It took Telluride’s director of building and planning, Ron Quarles, nearly 30 minutes to run through the particulars of the Southwest Area Plan (SWAP) at Town Council’s Tuesday morning work session. The conceptual plan’s numerous moving parts include improvements to traffic and pedestrian circulation, hundreds of additional units of affordable housing, associated services for the proposed density, and new parking infrastructure improvements, all on 32 acres of publicly owned land in the town’s southwest end. The plan area includes parcels on both sides of Black Bear Road, and extends to parcels along Mahoney Drive and Pacific Avenue ending at South Davis Street.
And if it was emphasized once, it was said dozens of times throughout both the work session and later in the afternoon when council unanimously adopted the plan, the scheme is conceptual in nature, intended as a guiding document.
In the spring of 2019, council hired DHM Consultants to help town officials determine the best uses of the various parcels and rights-of-way. Those proposed uses include, along with affordable housing and parking, parkland and open space. The planning process included public open houses, a site walk and other outreach meetings. A traffic study was completed last fall, but otherwise, SWAP was rendered fallow by the town’s prioritization of pandemic management in 2020. With its potential for addressing the town’s housing and parking woes, SWAP is back on the table and, as of Tuesday, has been adopted as a guide for development.
Before the ambitious housing and parking elements can be addressed, the “low-hanging fruit” of traffic and circulation improvements are being eyed as first on the list for necessary completion.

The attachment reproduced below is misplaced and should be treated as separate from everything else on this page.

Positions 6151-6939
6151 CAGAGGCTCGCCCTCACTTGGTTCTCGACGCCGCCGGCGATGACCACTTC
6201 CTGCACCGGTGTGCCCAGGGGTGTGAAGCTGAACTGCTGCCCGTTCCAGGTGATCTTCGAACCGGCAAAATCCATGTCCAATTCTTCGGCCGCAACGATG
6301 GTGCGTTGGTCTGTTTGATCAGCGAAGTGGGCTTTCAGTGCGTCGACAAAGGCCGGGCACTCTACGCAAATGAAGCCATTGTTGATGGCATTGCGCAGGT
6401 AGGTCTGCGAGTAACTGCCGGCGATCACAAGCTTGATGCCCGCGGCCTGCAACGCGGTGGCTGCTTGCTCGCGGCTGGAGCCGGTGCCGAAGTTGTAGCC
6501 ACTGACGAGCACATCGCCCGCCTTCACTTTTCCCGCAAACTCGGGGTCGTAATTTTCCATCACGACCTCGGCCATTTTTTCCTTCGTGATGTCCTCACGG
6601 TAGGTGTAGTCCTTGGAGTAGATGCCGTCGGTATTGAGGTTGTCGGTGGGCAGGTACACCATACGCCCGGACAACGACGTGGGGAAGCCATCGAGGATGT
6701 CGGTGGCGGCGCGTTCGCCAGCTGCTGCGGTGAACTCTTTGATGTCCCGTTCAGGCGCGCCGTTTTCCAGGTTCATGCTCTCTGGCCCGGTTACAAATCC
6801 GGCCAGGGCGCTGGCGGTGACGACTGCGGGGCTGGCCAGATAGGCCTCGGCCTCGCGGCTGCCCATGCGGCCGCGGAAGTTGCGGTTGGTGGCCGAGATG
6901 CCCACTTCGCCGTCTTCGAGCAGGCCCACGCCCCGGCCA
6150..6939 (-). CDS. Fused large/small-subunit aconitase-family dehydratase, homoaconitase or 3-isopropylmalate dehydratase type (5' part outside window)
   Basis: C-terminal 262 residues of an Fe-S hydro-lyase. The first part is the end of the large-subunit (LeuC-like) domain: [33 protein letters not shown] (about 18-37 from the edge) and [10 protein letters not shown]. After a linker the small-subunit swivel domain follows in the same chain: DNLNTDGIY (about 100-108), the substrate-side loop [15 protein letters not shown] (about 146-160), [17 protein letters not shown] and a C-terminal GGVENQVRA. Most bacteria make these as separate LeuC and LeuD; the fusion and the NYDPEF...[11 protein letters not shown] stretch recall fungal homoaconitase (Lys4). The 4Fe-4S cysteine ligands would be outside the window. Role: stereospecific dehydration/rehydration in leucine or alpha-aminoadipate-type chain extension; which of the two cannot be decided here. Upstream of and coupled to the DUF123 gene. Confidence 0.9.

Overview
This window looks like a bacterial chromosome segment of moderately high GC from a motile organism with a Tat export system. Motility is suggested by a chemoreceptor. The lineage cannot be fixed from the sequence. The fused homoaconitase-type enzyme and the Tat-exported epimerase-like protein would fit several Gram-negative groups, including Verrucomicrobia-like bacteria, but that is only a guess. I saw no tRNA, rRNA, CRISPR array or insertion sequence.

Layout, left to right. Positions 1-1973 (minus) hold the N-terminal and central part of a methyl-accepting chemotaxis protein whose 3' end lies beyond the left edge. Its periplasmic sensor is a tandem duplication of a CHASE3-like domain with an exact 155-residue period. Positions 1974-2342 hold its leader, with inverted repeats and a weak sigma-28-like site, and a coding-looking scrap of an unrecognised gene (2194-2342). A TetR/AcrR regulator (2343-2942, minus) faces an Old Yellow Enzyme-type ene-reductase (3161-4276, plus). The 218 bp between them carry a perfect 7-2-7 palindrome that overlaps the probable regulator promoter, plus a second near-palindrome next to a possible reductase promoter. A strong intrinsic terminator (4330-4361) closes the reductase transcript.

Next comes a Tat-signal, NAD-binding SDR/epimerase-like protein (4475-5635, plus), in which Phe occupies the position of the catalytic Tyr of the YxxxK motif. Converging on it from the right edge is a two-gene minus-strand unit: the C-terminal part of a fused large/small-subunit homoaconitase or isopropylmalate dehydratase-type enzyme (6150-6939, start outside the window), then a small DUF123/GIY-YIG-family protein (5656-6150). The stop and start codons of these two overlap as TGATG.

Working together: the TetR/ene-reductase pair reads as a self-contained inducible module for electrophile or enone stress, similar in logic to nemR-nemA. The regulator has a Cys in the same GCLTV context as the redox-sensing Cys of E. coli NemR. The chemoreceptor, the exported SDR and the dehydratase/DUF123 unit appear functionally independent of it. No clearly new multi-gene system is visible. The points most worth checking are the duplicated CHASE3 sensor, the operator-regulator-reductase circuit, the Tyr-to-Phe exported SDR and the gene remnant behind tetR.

“This is a monster of a report but incredibly useful to us in planning purposes and being strategic about how we develop that area of town,” said council member Adrienne Christy. “The circulation is an initial priority for me now … that's more low hanging fruit that we can initially tackle while we start the conceptual design and planning for other aspects of this conceptual plan. I'm really excited to have this. It makes our lives a little bit easier to make informed decisions.”
Those circulation and traffic improvements include concepts such as refiguring the intersection at Davis Street and Colorado Avenue; either striping, or making two-way, Pacific Avenue between Mahoney Drive and Davis Street; alternative flow for Mahoney Drive and Davis Street; and bridge replacement and other improvements on Mahoney where it crosses the San Miguel River, among other ideas.
Council member Geneva Shaunette echoed Christy’s support of addressing circulation issues in the SWAP.
“I also think that with the construction that's going to come with relocating parking, building housing units, etcetera, having that circulation improved before that occurs will help manage the extra traffic. I think everybody recognizes that there is extra traffic over there that needs to be mitigated better, and as we add more density, we're going to need more infrastructure that supports safe circulation,” she said. “I totally agree that circulation is step one.”
Shaunette also reiterated the urgency she expressed when staff returned the SWAP to the table at council’s June 29 meeting of availing the town of an infusion of state and federal grants aimed at helping the nation’s municipalities jumpstart infrastructure projects in a post-COVID economy.